Moshie Horn in Millennials, Real Estate Developer, Real Estate Principal • Apple Peach Holdings Dec 3, 2019 · 1 min read · ~100

Why Millennials are Leaving the City for the Suburbs

Why Millennials are Leaving the City for the Suburbs

Younger residents are leaving large cities in record numbers based on recently released census figures. A large number of Gen X and millennials moving now sets a trend toward slower urban growth.

An analysis conducted by the Wall Street Journal found that cities with more than half a million people saw a loss of an average of 27,000 residents between the ages of 25 and 39 in 2018. It's the fourth year in a row that large cities such as New York, Chicago, Portland, Washington, and Las Vegas experienced a population drop among younger Americans.

The loss of 27,000 in 2018 isn't the most significant decrease we've seen in recent years. Large cities lost an average of 54,000 residents in the age group in 2017. The trend that's been set shows a slowing of urban revival. An urban revival was sparked when young adults headed from the suburbs to the city at the beginning of the decade.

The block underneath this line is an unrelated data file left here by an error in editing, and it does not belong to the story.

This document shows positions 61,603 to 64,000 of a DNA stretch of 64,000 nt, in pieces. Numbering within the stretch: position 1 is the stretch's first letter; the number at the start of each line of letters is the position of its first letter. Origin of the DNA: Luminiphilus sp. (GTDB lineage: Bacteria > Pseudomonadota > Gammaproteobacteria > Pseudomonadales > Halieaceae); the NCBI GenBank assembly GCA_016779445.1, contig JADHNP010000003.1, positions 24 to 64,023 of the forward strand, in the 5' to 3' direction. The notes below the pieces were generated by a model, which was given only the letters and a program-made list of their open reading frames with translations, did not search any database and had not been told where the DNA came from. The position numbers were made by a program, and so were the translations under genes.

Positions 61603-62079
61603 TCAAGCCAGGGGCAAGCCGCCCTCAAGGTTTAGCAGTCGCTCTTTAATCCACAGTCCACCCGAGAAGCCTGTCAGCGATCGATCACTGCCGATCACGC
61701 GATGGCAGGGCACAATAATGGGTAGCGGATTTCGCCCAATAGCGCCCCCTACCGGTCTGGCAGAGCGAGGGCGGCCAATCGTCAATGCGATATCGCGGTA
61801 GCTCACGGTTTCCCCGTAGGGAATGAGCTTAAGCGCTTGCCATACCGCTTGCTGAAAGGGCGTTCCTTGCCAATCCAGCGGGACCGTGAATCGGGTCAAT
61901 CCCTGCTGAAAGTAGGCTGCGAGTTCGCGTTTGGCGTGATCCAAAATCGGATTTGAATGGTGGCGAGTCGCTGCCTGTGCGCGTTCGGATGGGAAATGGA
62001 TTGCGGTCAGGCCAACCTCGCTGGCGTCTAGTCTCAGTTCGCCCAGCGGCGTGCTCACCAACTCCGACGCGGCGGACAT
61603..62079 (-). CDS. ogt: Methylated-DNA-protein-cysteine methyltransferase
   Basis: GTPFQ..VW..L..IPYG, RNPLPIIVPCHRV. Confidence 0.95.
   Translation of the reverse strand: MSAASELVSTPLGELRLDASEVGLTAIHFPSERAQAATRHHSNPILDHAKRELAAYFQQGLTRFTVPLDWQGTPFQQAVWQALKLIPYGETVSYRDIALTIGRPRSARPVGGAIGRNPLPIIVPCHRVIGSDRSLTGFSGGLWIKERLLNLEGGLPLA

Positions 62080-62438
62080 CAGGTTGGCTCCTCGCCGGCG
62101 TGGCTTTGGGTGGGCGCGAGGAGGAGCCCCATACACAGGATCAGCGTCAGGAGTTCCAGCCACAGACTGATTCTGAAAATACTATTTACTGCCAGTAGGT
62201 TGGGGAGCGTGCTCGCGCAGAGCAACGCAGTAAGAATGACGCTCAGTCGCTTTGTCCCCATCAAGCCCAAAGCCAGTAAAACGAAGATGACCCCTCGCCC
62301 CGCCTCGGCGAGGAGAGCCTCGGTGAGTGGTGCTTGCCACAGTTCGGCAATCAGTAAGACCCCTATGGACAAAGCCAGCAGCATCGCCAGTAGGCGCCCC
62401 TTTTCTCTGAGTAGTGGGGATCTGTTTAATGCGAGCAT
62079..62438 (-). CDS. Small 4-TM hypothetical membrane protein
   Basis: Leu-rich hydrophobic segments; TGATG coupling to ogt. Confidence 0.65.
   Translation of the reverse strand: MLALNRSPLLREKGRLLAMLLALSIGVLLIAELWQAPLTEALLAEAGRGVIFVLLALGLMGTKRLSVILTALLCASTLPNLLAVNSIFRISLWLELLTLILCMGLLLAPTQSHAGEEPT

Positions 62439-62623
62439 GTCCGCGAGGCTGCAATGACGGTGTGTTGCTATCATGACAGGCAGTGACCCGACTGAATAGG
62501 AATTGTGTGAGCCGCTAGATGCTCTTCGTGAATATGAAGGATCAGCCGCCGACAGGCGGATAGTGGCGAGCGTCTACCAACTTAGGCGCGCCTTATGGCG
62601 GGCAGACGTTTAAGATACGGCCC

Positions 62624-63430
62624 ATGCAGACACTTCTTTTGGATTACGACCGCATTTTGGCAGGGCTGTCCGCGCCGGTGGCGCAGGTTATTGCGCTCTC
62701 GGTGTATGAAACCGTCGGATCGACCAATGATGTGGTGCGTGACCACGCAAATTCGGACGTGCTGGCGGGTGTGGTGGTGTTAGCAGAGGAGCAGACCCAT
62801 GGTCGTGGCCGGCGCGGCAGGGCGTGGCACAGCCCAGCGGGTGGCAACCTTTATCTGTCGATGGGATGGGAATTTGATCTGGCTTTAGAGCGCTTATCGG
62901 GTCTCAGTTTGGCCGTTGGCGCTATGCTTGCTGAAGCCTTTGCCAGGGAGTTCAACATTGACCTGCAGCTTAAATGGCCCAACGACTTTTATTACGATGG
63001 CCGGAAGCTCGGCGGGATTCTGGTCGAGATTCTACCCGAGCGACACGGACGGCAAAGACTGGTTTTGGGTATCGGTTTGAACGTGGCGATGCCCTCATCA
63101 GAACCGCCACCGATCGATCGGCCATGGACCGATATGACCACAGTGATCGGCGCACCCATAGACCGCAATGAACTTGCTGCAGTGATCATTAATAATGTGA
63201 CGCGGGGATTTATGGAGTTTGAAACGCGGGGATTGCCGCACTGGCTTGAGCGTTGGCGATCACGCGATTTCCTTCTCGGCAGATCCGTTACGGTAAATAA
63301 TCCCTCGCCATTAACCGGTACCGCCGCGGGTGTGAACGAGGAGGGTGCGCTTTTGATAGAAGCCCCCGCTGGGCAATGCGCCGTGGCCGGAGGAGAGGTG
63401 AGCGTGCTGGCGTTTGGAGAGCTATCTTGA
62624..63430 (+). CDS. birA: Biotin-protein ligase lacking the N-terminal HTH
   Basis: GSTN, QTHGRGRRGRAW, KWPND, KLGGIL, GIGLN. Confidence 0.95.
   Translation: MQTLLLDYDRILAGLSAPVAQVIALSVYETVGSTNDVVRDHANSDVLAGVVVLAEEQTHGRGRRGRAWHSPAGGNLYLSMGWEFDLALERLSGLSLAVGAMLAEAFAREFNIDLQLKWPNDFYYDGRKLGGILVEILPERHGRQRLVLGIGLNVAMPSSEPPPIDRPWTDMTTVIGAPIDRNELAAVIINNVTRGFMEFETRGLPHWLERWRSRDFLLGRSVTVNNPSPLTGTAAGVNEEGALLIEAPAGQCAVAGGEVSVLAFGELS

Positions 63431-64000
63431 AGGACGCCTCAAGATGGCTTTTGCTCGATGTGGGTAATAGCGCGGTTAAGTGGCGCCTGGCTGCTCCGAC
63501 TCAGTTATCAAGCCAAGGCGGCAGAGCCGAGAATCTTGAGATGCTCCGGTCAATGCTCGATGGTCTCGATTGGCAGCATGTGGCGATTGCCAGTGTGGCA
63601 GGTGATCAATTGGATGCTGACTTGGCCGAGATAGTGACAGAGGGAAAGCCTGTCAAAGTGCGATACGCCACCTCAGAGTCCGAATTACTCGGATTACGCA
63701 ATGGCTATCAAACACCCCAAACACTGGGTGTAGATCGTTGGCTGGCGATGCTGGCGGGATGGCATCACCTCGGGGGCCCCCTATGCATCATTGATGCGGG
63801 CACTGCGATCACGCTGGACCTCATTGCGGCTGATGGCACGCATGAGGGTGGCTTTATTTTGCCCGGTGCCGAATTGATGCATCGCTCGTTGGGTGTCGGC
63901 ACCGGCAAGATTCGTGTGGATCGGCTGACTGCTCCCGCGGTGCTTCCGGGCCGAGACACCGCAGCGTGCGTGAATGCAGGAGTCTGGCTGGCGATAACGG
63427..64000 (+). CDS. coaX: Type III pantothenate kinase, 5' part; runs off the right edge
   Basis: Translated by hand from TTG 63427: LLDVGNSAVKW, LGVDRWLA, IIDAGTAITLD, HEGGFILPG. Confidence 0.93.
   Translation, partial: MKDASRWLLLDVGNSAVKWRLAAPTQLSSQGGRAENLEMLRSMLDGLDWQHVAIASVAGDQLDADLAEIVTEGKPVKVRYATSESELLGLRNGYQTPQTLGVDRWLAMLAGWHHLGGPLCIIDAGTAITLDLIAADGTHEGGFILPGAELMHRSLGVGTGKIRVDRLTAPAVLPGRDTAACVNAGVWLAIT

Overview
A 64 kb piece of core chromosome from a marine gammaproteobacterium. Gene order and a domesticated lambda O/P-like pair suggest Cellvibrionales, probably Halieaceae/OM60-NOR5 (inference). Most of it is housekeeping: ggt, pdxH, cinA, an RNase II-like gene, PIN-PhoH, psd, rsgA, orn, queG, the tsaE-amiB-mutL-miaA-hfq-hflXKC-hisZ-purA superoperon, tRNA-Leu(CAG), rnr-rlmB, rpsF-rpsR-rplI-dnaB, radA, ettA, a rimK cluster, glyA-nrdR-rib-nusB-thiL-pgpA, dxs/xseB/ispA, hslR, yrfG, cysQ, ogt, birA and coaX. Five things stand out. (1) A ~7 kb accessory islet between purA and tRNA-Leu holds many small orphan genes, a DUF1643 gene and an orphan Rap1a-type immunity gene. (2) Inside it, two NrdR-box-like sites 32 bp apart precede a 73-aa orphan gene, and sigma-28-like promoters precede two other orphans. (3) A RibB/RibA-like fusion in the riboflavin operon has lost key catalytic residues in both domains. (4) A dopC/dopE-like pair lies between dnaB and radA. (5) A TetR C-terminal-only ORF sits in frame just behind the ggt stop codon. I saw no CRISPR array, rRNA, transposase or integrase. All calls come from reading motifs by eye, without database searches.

Officials in cities blame both poor schooling and the high cost of living as reasons for the population loss. While many want to experience city life, they're finding that the quality of public goods is lackluster, according to Katherine Levine Einstein, a professor from Boston University. She assisted in leading a study in 2017 that surveyed mayors on whether they found housing met the needs of the city residents well or very well.

The results were dismal, as only 13% felt the housing was adequate for the constituents. They're very aware of the situation and know that people leave after they get married and start families for a better quality of life. They need to implement some changes if they don't want to continue to lose the younger population year after year.

New York saw its first decline in population in over a decade in 2018. Not all cities ended up losing people, and it's not all bad news. The population of Gen Xers and millennials increased in Columbus, Phoenix, Los Angeles, San Diego, Austin, Denver, Seattle, and San Antonio. It appears that young adults aren't shunning the city life. They're just more selective about which cities they want to plant their roots down in.

This blog was originally published on Moshie Horn's Patch account.